"That's the real tragedy of these ADA access lawsuits," said Kim Stone, president of the Civil Justice Association of California. "A lot of public places do not have good access for disabled people, but these lawsuits are not improving the situation. It's just a system for extortion."
Stone experienced the extreme outcomes of aggressive Title III ADA lawsuits as the California courts became inundated with suits.
Between 2005 and 2013, California had more than 7,000 disability lawsuits filed, more than the next four states combined, including Florida, New York, Texas and Pennsylvania.
According to Stone, there is a minimum $4,000 of statutory damages in California for a Title III ADA violation, in addition to court costs and fees for which a losing defendant would become liable.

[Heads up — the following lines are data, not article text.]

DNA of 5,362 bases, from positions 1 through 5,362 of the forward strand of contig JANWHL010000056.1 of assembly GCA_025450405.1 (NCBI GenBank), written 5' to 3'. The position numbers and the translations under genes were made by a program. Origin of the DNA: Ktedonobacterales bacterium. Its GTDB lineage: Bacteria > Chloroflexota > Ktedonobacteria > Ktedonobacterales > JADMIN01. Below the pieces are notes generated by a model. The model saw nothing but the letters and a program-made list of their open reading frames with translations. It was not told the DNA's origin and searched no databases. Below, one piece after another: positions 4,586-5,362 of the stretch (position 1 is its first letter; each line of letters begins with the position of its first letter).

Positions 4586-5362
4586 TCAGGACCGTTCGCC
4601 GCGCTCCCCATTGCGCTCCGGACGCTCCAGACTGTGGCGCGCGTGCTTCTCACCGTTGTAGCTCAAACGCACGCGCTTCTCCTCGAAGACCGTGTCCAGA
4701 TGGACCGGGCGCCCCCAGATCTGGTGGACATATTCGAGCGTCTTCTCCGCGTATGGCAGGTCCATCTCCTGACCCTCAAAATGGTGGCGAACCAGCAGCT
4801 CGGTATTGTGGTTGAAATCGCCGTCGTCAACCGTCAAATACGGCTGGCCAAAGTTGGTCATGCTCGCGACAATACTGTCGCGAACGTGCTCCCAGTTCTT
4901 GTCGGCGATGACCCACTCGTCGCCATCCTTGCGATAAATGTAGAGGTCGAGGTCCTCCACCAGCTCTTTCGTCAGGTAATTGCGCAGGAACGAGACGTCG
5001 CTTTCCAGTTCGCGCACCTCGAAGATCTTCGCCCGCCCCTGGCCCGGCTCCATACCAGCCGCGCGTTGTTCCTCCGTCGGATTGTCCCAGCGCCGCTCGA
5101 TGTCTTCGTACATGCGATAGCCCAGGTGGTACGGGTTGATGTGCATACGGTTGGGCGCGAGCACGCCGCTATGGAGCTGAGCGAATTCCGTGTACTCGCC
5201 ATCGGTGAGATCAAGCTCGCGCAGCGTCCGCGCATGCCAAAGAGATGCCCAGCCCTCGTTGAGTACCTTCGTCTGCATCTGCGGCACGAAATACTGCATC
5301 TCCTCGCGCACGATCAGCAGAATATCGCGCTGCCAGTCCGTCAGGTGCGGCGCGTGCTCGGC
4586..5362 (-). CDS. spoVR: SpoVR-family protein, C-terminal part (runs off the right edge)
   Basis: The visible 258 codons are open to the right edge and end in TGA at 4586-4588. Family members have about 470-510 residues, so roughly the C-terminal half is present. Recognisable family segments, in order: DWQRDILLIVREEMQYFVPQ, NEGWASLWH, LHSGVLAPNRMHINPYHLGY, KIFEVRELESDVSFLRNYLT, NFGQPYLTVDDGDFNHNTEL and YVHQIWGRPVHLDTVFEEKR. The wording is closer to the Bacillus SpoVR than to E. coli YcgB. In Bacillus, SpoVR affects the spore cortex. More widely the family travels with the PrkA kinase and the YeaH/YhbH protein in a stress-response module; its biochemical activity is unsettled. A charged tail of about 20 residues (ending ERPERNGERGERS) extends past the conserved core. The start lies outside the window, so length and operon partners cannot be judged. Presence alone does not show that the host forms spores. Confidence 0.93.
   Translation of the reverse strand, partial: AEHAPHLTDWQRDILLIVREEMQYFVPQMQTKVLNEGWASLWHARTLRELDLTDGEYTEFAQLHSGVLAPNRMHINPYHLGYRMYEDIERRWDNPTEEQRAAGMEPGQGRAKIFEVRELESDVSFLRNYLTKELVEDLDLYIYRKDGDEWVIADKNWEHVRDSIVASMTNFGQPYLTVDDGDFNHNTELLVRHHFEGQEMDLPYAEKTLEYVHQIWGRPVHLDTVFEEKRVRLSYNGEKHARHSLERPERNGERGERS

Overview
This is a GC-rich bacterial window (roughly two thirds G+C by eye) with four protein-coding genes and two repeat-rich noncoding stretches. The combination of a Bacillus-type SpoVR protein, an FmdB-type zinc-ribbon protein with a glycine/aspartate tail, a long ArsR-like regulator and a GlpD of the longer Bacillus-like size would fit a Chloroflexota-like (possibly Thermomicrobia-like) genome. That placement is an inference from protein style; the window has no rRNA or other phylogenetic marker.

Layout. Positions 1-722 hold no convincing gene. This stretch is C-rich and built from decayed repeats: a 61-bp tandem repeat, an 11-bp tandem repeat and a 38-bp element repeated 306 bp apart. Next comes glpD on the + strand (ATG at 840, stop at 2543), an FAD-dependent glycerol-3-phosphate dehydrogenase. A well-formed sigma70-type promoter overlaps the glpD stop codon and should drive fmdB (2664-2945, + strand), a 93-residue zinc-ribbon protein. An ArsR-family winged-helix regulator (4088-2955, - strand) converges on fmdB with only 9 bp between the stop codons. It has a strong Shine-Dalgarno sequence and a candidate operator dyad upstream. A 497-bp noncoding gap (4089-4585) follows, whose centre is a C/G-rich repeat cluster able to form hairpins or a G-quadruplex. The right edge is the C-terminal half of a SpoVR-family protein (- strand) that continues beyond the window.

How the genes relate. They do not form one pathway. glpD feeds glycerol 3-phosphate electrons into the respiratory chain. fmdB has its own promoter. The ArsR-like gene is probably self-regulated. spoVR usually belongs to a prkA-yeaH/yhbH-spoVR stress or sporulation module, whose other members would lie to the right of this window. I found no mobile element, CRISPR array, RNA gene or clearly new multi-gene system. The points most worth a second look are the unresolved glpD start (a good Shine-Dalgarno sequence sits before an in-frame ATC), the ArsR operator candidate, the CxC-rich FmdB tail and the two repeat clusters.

There would also be the additional costs a business would need to become compliant to ADA specifications. Again, that's if the case reaches the courtroom, which is not usually the case.
"The plaintiffs' bar figured out it was a pretty good deal," Stone said. "They would send a first demand letter, telling the business owner it had an ADA violation without detailing exactly where the infraction was. The business owner would pay anywhere between $5,000 and $10,000 to have them go away."
Provisions in a California bill effective Jan. 1, 2013, provided relief to small businesses. One of the major victories was requiring the filing of a civil complaint that specified the alleged violations and eliminated the first demand letter.
The law also requires that all commercial leases disclose whether the subject premises have been inspected by a Certified Access Specialist, and if so, whether the inspected premises have been determined to meet all applicable accessibility requirements. An inspection is not required, but disclosure of whether or not an inspection took place is.